Sonny Fulks
Sonny Fulks
Managing Editor

Sonny Fulks is a graduate of Ohio State University where he pitched four varsity seasons for the Buckeyes from 1971 through 1974. He furthered his baseball experience as a minor league umpire for seven seasons, working for the Florida State League (A), the Southern League (AA), and the American Association (AAA). He has written for numerous websites, and for the past fourteen years has served as columnist and photo editor for The Gettysburg Magazine, published by the University of Nebraska Press, in Lincoln Nebraska. His interests include history, support for amateur baseball, the outdoors, and he has a music degree from Ohio State University.


The OHSAA’s decision to play all of its football playoff games on Friday nights might come back to bite them – the example of metrics and too much financial analysis running amuck with those who just want a game to go to…on Saturday night!

Somewhere behind the closed doors of the Ohio High School Athletic Association, there had to have been a meeting – a big meeting, with charts, analysis, metrics, and data showing that people are more likely to go out to football game on Friday night than any other night of the week.  “Moneyball”, to copycat from the popular baseball movie.

I’m sure of it.  That’s why they’ve done away this year with the traditional Friday/Saturday shuffle of the 2017 football playoffs, playing half the games on the Friday (I, III, V on one night, and II, IV, VI, and VII on the next), as it’s been done for years.

This was a pretty good thing – the alternate nights – for high school football fans.  No, wait.  THIS WAS A GREAT THING FOR HIGH SCHOOL FOOTBALL FANS.  It let them see two games on the same weekend, instead of now choosing the one you want to see most on Friday night only.

The reason?  “For a few years now we have studied the possibility of moving all playoff games to Friday nights for the first four rounds,” OHSAA Assistant Commissioner Beau Rugg said when the decision was announced in June.

“Due to so many more college football games being played on Saturday nights, attendance at our Saturday playoff games has steadily declined, and more potential playoff sites have said they cannot host games on Saturdays. We now have enough playoff sites to handle all the games on one night, and the football coaches association was in support of this change, too, because teams will get to stay on their normal weekly schedule of playing on Friday night.”

Well, that sounds like a plausible explanation.  And Rugg was honest to point out that it was financially motivated.

But again, the person left out of the equation is the fan (whom they so desperately need) who enjoys seeing a good Division I game on Friday, and then travels to see a good Division IV game somewhere else on Saturday.  Could they not have left well enough alone…for the sake of the fan, for a change?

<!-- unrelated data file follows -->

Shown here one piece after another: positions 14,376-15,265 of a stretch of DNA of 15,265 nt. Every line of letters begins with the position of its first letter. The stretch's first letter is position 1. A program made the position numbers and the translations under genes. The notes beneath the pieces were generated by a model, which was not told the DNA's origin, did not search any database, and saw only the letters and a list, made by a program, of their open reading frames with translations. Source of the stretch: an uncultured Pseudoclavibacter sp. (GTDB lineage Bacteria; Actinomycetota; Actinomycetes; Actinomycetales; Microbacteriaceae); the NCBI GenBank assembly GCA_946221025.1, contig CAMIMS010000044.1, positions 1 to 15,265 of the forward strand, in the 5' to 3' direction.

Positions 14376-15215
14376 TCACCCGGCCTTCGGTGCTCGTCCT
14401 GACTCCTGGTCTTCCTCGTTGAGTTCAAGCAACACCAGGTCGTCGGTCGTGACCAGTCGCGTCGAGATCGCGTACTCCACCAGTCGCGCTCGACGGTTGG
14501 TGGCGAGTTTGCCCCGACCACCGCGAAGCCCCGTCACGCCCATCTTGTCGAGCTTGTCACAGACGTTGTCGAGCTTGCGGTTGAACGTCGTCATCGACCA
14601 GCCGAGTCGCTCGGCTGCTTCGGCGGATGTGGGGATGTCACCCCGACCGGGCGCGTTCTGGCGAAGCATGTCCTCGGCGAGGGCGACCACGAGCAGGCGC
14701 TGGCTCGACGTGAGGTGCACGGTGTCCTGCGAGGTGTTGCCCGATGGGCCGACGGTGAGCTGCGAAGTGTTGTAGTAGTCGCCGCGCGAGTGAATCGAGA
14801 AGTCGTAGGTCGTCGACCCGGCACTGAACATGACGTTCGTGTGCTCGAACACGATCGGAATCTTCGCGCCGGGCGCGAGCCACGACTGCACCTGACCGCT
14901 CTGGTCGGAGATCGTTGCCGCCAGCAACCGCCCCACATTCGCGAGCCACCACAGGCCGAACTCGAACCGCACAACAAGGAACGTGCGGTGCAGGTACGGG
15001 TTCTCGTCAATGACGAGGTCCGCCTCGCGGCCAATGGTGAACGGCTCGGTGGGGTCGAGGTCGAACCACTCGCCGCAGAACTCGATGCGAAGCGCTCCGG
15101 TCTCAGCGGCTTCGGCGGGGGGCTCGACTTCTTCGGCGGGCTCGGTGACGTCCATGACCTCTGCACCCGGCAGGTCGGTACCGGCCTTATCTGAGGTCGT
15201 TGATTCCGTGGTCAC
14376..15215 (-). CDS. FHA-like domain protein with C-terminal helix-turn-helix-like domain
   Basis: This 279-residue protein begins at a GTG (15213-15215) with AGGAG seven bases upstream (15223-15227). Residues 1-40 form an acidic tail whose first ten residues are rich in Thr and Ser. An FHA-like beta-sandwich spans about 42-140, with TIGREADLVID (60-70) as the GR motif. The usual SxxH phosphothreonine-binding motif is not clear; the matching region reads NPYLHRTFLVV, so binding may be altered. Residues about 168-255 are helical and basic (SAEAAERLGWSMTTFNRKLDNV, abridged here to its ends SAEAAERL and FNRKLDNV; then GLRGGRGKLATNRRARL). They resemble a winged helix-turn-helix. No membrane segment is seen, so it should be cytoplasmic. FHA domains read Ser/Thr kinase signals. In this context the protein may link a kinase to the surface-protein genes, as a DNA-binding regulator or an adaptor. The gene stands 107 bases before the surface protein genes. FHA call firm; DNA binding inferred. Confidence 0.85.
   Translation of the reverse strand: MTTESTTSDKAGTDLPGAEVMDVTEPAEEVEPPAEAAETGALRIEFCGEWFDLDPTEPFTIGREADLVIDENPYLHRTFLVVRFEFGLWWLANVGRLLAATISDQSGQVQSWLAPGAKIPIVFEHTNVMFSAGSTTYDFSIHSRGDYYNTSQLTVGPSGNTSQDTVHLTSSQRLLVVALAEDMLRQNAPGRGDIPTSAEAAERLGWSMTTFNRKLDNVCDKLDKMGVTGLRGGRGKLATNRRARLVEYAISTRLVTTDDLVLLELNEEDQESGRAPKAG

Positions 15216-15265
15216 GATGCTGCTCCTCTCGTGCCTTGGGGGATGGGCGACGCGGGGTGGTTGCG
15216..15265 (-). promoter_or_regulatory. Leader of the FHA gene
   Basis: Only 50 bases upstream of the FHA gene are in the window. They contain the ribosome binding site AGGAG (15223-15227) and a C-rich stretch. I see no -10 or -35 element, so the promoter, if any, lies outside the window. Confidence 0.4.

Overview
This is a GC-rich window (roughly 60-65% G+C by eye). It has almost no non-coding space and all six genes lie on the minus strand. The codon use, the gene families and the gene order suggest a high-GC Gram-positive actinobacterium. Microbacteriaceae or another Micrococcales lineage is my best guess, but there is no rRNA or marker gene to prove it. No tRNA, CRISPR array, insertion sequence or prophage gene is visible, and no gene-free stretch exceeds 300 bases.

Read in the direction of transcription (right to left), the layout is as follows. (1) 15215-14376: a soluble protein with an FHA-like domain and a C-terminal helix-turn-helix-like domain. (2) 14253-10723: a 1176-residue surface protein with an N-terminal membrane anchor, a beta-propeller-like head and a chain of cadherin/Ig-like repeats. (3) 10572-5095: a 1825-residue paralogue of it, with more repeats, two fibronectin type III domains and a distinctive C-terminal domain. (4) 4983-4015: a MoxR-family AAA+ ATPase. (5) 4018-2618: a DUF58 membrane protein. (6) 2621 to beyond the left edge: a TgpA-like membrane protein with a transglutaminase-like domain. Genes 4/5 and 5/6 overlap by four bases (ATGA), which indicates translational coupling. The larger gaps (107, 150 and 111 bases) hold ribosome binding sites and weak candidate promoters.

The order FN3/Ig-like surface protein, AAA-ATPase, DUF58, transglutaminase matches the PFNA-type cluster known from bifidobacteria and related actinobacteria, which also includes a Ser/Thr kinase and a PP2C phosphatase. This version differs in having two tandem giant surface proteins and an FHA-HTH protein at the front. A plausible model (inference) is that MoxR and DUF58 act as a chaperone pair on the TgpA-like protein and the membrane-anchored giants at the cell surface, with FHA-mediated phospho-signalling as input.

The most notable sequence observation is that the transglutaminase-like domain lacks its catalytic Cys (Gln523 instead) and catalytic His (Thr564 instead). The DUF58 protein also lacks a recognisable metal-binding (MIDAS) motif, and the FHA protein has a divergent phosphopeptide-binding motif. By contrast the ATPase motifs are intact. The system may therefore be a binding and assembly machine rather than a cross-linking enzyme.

And frankly, I don’t believe that college football has a thing to do with declining attendance for the playoffs.

What I do believe is the over-saturation of the playoff process.  Yes, I really do believe that going to seven divisions – as countless others have stated in agreement – has amounted to the watering down of high school football, especially in Divisions V, VI, and VII.    Because, if you look at the overall strength in Division VII across the state this year, you wonder,  like the woman used to say in the Wendy’s commercials – “Where’s the beef?”

“That, more than any reason with college football, is why I wouldn’t travel to see a Saturday night football game this year,”  says Russ Massey, a long-time high school football, and playoff devotee’.  “If Marion Local is playing Mogadore I’d go..  But if they’re playing a first-time playoff team, not so much.”

So now fans like Massey are forced to make the inevitable decision of which division they want to see most this Friday night.  And the irony of all this is…it not only negates a better experience for the fan, but probably a more comprehensive gate for the OHSAA on Saturday.

“For years my dad and his buddies would get in a van and travel all weekend to see Hilliard Davidson on Friday, and Steubenville on Saturday,”  says Massey.  “Now, it’s a matter of being all in for one night only.  We’ll still go to a game, but one game only.  We won’t be going on back-to-back nights.  Now, you have no choice but to sit at home on Saturday and watch college football.”

For the sake of the bottom line, I hope it does work for the sake of high school football.

But people like the OHSAA need to ultimately consider…that the goose with the golden egg are those fans who want more, and better, choice for how they spend their football weekend.  No goose, no egg.

Just egg on someone’s face.